2 Investing Tips From a Buy-and-Hold Pro

Last month, I asked investment writer/analyst Eddy Elfenbein how his thinking had changed since the start of the financial crisis.

Elfenbein, who writes about investing at Crossing Wall Street, was named by CNNMoney as "the best buy-and-hold blogger" on the Web. To hear how a long-term-oriented investor has adapted his thinking over time, I expanded the question in the below video exchange. (Run time: 1:39; there's also a transcript below.)

Brian Richards: How has your investment thinking changed over the course of your career -- following stocks, writing about stocks, recommending them?

Eddy Elfenbein: A few things I've learned. One is it's just a truism: The trend can always go further than you expect, further than you thought. "The stock it's down to $9. It can't get any lower." And then it's at $6. And conversely, "it's at $8, it can't go any higher," and then it doubles. And so that's something I've always learned, that that end point is never where you think it's going to be.

And then I think the lesson of humility; I've learned more and more of what I don't know and I've learned to concentrate on the shrinking spheres that I do know, that I feel comfortable. I think when I started out investing I wanted to know everything. I wanted to know how all these companies work, and you know people will ask me about Groupon or this company. I just haven't the faintest idea what they do or how to value them, and I'm fine with that. [laughs] But I used to want be... I had to know this. I'm fine looking into companies that I know about.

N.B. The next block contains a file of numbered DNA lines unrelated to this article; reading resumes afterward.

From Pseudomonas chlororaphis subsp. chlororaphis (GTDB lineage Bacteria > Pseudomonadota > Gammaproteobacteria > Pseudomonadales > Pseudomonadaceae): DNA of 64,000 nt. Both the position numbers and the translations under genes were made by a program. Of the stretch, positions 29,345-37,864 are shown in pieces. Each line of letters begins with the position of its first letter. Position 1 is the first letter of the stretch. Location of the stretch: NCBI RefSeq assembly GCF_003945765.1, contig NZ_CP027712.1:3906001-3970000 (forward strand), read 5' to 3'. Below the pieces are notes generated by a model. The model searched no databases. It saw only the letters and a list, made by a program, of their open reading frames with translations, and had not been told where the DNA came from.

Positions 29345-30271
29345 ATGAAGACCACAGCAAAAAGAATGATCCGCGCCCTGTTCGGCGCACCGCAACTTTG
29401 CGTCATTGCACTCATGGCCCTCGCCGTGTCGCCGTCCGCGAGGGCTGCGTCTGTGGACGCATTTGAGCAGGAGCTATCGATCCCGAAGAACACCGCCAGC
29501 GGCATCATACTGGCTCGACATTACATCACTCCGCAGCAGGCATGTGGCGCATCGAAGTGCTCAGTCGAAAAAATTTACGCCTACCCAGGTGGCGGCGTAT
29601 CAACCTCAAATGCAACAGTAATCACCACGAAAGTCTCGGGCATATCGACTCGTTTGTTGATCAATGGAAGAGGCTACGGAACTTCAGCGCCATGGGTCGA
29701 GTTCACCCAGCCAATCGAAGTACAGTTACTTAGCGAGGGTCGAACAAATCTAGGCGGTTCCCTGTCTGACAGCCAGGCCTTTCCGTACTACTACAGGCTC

For more from my interview with Eddy Elfenbein, see his take on how to go about selling stocks, or check out his site, Crossing Wall Street.

At the time thisarticle was published Brian Richards is managing editor of Fool.com. Try any of our Foolish newsletter services free for 30 days. We Fools may not all hold the same opinions, but we all believe that considering a diverse range of insights makes us better investors. The Motley Fool has a disclosure policy.

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